There’s also more that you can do apart from stopping down. For example, many cameras nowadays feature an auto-correct feature for diffraction. This can work via the camera’s firmware or even as a sort of hardware implementation at the sensor level.
However, it usually requires you to use first-party lenses: Nikkors with Nikon, Canon lenses on Canon bodies, and so on.
On zoom lenses, you might find that your diffraction pattern can also change depending on the focal length you’re working with. Work your way through the zoom range, testing out the lens sharpness as we went over earlier to find out where your zoom performs the best.
How Sensor Resolution and Size Affect Diffraction
In digital photography, it’s important to note that the effects of lens diffraction do not just depend on your lens nor its circular aperture by itself. Your camera also plays its own role.
Camera sensor designs can resolve objects by incident light or reflected light, each in its own way. How much diffraction appears in different lighting conditions primarily depends on two factors: the resolution of the sensor and its pixel density.
Small pixels that are tightly packed together are much more sensitive to diffraction errors. On a high-resolution camera with an APS-C sensor or smaller, you might begin to see some kind of diffraction pattern already at f/4 or even wider!
Directly opposed to that, sensors with large, more widely distributed pixels tend to fight diffraction a lot better.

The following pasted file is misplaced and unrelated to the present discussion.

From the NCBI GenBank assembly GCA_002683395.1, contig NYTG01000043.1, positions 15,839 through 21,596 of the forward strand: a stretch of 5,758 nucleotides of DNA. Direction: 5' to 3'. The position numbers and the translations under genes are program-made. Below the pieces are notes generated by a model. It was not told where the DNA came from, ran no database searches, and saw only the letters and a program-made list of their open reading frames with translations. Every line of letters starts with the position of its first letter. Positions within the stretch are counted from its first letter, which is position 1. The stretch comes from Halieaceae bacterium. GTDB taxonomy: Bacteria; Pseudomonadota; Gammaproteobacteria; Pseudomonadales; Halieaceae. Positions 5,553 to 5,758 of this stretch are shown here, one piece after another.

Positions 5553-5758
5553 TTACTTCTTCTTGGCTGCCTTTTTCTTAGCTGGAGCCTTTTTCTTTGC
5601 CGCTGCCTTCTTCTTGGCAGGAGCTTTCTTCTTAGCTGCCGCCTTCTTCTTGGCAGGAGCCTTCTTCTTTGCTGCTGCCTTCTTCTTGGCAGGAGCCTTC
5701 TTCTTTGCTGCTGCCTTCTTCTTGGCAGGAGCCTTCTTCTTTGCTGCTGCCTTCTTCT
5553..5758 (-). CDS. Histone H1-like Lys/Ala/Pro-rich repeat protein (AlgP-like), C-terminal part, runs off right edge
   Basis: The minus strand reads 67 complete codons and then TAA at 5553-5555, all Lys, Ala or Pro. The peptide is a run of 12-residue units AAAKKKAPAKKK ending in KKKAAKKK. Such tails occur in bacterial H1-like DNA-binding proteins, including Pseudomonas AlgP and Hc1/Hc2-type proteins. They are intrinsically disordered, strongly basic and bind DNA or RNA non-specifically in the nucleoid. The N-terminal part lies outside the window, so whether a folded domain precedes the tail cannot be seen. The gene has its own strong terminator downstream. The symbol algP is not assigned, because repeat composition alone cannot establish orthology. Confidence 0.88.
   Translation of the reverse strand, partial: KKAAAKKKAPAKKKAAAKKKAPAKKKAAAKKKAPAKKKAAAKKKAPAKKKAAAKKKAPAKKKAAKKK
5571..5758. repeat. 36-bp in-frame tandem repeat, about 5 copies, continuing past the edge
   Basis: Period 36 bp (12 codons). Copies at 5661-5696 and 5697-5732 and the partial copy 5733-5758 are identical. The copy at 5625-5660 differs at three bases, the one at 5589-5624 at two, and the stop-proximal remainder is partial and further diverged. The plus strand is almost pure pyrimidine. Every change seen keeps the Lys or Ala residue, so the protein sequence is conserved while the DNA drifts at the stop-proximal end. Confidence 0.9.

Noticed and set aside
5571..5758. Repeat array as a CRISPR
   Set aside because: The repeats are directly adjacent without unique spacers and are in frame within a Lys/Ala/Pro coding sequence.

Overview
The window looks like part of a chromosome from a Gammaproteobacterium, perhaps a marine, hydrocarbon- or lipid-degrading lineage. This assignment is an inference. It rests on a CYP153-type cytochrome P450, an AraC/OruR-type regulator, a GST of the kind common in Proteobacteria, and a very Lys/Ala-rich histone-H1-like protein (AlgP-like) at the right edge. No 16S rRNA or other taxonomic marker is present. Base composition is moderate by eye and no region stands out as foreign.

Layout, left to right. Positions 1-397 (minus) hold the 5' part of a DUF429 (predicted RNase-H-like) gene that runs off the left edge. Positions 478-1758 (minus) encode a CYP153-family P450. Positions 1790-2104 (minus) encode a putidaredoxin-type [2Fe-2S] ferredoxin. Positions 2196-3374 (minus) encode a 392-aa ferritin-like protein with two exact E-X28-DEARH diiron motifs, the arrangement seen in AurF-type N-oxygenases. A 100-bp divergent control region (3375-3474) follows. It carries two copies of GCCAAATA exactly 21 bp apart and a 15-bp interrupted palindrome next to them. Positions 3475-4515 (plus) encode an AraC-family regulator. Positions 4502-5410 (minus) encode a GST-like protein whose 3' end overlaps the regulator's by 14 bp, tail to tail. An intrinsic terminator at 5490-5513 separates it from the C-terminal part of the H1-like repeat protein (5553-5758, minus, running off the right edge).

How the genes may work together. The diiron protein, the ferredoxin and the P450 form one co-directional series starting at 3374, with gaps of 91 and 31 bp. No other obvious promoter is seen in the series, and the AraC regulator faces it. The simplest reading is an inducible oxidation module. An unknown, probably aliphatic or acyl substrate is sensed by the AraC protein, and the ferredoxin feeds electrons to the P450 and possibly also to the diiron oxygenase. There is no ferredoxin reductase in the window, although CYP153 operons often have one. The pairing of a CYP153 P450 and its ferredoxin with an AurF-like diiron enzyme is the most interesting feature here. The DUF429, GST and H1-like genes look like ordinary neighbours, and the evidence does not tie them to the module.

This makes full-frame and medium-format digital cameras the best to pick to minimize the chances of any possible diffraction pattern emerging.
Attaining Pin-Sharp Images Free of Diffraction
Just like water waves, light reflecting off of elements in our environment and traveling through the objective lens of our camera can and will diffract based on certain factors.
Most of the time, a little bit of diffraction is unavoidable. Just like other small flaws of any optical instrument, the diffraction pattern of your camera lens might not even be strong enough to affect the outcome of your images.
It’s when it does lead to a serious loss of sharpness that even a small diffraction element leads to frustration. Fortunately, DIY techniques for fixing diffraction are anything but rocket science, as you’ve learned today!
Make sure to keep your lens aperture away from extremes. That is to say, neither stop down too far nor go completely wide open. This way, you can really minimize the appearance of diffractive errors. Your camera might also feature built-in software or hardware optimization to correct images with diffraction automatically.
If you can afford to and can justify it, switching to another lens design or even an entirely different camera body can also improve performance. Aim for sensors with lower pixel density and larger photosites for the best possible results.
I hope this guide gave you a satisfactory understanding of why it’s important to be aware of diffraction in photography. Make sure to apply what you’ve learned today in bite-sized chunks so it sinks in with practice. Have fun shooting, and until next time!